In another twist in the deepening intrigue of the 2016 presidential election, special counsel Robert Mueller's investigation has reportedly uncovered corroborating evidence that President Donald Trump pressured former FBI Director James Comey to end the inquiry into Russian meddling in the election before abruptly firing him in May 2017.
According to Inquisitr, the report, released by The New York Times Jan. 4, details that Mueller is in possession of handwritten notes from former White House chief of staff Reince Priebus regarding Russian efforts to influence the 2016 presidential election. The notes detail Priebus' conversations with Trump, which describe the president as strongly encouraging Comey to make an official public statement declaring that Trump himself was not under investigation.
Comey testified that the conversation had indeed taken place when he appeared before the Senate Intelligence Committee in June 2017.
Comey also offered details of the president inviting him to dinner and asking if he could count on his loyalty during his testimony.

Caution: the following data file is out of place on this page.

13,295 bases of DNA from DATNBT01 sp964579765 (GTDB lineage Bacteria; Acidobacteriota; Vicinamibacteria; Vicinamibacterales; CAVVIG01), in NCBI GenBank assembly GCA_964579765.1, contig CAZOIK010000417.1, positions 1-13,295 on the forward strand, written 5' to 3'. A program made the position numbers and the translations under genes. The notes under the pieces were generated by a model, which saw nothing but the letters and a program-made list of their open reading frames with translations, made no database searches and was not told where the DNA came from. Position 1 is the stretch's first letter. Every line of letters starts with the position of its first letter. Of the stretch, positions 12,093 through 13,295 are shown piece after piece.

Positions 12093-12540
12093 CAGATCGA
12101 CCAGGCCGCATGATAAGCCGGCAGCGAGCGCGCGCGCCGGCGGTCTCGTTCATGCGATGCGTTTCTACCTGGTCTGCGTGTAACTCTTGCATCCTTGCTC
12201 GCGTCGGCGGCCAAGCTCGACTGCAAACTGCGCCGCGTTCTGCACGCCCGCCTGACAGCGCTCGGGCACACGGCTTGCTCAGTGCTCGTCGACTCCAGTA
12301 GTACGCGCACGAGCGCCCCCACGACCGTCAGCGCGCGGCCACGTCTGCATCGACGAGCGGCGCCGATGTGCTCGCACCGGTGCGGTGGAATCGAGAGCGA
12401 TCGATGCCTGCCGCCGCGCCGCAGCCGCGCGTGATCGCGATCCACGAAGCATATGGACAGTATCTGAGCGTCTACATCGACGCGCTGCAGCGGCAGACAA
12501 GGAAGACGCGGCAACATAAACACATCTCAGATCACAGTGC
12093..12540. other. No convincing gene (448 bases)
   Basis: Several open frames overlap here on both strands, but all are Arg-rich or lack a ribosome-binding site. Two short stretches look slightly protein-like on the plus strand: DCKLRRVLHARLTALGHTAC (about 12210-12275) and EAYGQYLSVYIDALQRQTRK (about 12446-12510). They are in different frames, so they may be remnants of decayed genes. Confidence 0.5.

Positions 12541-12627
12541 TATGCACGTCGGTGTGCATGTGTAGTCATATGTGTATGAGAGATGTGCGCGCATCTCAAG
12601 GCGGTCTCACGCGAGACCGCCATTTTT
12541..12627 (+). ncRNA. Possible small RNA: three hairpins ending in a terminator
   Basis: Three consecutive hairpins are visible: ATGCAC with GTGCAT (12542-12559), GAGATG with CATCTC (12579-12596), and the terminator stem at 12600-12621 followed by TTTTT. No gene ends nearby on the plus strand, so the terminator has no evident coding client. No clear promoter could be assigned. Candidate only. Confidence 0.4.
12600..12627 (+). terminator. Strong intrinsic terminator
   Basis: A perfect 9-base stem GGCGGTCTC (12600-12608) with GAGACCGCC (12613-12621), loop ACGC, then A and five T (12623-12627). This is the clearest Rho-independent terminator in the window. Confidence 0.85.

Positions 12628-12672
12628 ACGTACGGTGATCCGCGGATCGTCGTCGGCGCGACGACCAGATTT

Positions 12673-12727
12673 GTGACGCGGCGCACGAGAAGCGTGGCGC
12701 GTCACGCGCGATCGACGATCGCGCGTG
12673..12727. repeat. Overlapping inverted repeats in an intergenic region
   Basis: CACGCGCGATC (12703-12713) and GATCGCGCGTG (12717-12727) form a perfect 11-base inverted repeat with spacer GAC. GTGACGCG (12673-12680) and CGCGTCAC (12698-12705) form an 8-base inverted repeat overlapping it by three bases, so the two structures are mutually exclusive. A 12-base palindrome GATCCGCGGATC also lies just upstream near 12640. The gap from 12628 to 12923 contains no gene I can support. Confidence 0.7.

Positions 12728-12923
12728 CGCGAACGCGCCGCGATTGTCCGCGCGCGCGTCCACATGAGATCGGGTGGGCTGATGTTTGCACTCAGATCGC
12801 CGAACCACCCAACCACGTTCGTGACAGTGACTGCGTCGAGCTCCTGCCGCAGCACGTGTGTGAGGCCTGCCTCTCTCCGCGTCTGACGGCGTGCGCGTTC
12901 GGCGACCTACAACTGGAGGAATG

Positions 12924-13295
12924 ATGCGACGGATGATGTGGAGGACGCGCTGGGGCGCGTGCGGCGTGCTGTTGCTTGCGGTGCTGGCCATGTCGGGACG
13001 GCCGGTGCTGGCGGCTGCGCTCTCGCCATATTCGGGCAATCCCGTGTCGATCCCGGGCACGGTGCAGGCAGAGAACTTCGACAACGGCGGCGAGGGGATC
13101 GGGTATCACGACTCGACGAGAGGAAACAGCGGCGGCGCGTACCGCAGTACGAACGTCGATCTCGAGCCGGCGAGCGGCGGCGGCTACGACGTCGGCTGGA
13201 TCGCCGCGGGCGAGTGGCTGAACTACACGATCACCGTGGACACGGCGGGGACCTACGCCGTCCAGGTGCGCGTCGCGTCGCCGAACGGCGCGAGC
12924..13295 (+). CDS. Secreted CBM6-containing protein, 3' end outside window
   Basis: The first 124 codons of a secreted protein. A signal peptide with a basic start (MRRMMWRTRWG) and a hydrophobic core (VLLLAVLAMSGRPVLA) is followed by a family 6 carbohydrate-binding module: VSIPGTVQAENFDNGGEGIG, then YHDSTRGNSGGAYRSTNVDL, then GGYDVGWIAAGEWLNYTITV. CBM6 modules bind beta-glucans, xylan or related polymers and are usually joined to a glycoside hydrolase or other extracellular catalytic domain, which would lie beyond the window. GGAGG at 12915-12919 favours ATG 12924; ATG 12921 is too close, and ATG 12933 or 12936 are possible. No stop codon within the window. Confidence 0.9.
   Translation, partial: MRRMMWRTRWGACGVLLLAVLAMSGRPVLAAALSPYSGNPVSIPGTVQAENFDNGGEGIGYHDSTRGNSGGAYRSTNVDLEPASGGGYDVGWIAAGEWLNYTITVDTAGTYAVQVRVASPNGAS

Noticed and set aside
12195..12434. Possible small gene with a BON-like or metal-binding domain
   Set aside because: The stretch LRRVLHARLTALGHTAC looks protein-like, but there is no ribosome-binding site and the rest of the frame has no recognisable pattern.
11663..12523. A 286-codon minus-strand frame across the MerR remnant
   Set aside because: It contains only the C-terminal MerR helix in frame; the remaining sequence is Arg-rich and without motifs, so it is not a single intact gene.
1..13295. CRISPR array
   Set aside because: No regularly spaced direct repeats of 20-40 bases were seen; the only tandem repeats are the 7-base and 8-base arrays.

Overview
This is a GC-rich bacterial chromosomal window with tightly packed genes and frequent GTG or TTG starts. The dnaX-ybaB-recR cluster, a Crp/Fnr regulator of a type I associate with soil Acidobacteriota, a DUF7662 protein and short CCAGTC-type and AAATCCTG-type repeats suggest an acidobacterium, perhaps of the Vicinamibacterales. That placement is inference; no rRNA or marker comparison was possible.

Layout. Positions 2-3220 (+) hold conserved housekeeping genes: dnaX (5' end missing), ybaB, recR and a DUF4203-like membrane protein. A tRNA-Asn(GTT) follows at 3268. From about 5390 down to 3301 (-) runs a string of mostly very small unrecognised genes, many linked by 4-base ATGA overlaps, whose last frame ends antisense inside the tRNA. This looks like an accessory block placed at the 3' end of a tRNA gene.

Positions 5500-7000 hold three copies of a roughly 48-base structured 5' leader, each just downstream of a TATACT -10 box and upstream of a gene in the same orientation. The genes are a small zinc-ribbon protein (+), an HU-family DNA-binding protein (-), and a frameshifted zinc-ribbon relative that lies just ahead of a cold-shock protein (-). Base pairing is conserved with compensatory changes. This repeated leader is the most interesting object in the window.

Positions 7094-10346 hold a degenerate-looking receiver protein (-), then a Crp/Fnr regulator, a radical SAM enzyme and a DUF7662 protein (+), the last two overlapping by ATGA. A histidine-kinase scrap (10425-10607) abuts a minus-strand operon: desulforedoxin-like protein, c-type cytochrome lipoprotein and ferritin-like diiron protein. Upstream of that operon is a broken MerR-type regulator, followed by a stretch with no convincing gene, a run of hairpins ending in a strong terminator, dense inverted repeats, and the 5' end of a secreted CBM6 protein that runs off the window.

In the days leading up to Comey's firing, according to The New York Times, Attorney General Jeff Sessions tried to dig up dirt on Comey in an effort to find some justification to fire the FBI director.
Also included in the report was a second claim that the president directed White House counsel Donald F. McGahn II to stop Sessions' recusal from the Russian investigation.
Sessions ultimately did recuse himself -- despite McGahn's alleged effort -- and Trump was enraged by Sessions' decision, according to The Hill. In July 2017, Trump told The New York Times he would have never have given Sessions the attorney general post had he known the former Alabama senator was going to recuse himself from the Russia investigation.
The blockbuster report was released the day before Michael Wolff's explosive book, "Fire and the Fury: Inside the Trump White House," went on sale. Release was pushed up four days by the publisher due to overwhelming demand.
Another tidbit of intrigue made available before the book's release gives details about a spokesman for Trump's legal team who allegedly stepped down in summer 2017 after he believed the president had committed obstruction of justice.
The incident related to a memo that Trump dictated aboard Air Force One, which would ultimately be used by first son Donald Trump Jr. as justification for a meeting at Trump Tower in Manhattan in summer 2016.
The meeting with Russian representatives was attended by Donald Trump, Jr., the president's son-in-law Jared Kushner, and former Trump campaign manager Paul Manafort.
The White House has countered with an official statement that Wolff's book is a collection of "false and misleading information."